Communication vital to defusing sticky situations with angry patients
Angry patients and violence against healthcare workers plague hospitals across the country, as organizations try to defuse tension in a high-stakes environment.
Hennepin County Medical Center in Minneapolis, Minnesota saw four security lockdowns in six months, with the latest incident on Sunday night involving someone outside of the hospital with a weapon, WCCO 4 news reported. Now the hospital, along with community partners, work to protect both patients and hospital staff.
Identifying triggers of patient violence can help hospital leaders find potential intervention targets, according to a study published in the Journal of Advanced Nursing.
Researchers found that some catalysts for patient violence against healthcare workers included the use of needles and restraints, patient discomfort, cognitive impairment, physical transfers and patients who demand to leave. Hospitals can train staff to recognize patient violence indicators and educate them as to how to best mitigate the situation, the study found.
Violent patients and vulnerable hospital staff are a dangerous combination, one the federal Patients' Bill of Rights needs to address, Anne Skomorowsky, Ph.D., a psychiatrist at Columbia University and a Public Voices fellow with the OpEd Project, wrote in an opinion piece in today's Boston Globe.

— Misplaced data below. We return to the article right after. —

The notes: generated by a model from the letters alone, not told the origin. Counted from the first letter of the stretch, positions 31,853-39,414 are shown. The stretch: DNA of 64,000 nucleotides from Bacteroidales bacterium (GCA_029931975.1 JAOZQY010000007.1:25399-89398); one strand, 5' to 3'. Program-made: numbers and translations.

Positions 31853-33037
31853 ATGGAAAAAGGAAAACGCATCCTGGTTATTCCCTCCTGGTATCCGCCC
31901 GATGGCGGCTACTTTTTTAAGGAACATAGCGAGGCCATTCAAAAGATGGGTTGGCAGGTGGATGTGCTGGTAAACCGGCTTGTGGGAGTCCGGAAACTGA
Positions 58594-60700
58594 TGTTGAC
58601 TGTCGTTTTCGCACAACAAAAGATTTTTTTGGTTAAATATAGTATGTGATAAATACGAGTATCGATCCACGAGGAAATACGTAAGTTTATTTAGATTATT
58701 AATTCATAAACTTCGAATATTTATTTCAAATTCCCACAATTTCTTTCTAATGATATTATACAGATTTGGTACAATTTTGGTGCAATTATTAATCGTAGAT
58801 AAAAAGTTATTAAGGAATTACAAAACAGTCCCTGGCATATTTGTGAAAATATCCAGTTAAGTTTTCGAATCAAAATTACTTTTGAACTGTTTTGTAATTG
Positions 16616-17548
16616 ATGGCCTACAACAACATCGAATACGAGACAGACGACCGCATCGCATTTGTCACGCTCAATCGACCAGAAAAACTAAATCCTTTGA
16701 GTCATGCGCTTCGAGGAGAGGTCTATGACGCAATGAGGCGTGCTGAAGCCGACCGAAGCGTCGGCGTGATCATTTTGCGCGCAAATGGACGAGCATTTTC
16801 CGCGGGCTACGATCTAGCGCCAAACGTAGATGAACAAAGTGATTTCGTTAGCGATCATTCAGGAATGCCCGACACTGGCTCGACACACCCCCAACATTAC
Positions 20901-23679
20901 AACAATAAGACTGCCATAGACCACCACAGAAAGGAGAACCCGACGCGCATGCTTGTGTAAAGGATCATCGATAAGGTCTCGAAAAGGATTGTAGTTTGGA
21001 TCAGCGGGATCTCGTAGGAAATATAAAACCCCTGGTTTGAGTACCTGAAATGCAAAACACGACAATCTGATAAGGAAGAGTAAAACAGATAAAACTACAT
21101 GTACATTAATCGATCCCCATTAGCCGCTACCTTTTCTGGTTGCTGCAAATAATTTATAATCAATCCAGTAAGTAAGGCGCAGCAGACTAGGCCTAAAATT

"The human rights perspective acknowledges that healthcare workers have the same inherent rights to safety as do patients," Skomorowsky wrote. "The healthcare worker is encouraged to report, document, and demand response from the institution and the government to prevent violent and threatening behavior."
Communication could be the key to defusing angry, potentially violent patients. When the healthcare deviates from patients' expectations of error-free, streamlined care, providers can actually exacerbate the situation by failing to communicate properly, according to a Huffington Post blog post.
This communication failure can prompt extreme anger and even litigation, author Ruth Tarantine, DNP, R.N., the chair of online nursing graduate programs and nursing faculty at a private university, wrote.
Healthcare leaders and practitioners must practice good communication, validate patients feelings and hear their concerns and complaints, she said. "Nothing defuses patient anger better than an empathetic healthcare provider who is willing to acknowledge and discuss the shortcomings of healthcare, admitting that healthcare processes and providers need to improve," Tarantine wrote.
To learn more:
- here's Tarantine's blog post
- read the study abstract
- check out the Boston Globe's opinion piece
- here's the WCCO article
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Thank You Ms Sullivan and Fierce Healthcare.
"some catalysts for patient violence against healthcare workers included the use of needles and restraints, patient discomfort, cognitive impairment, physical transfers and patients who demand to leave"
Needles, restraints, and patients who demand to leave?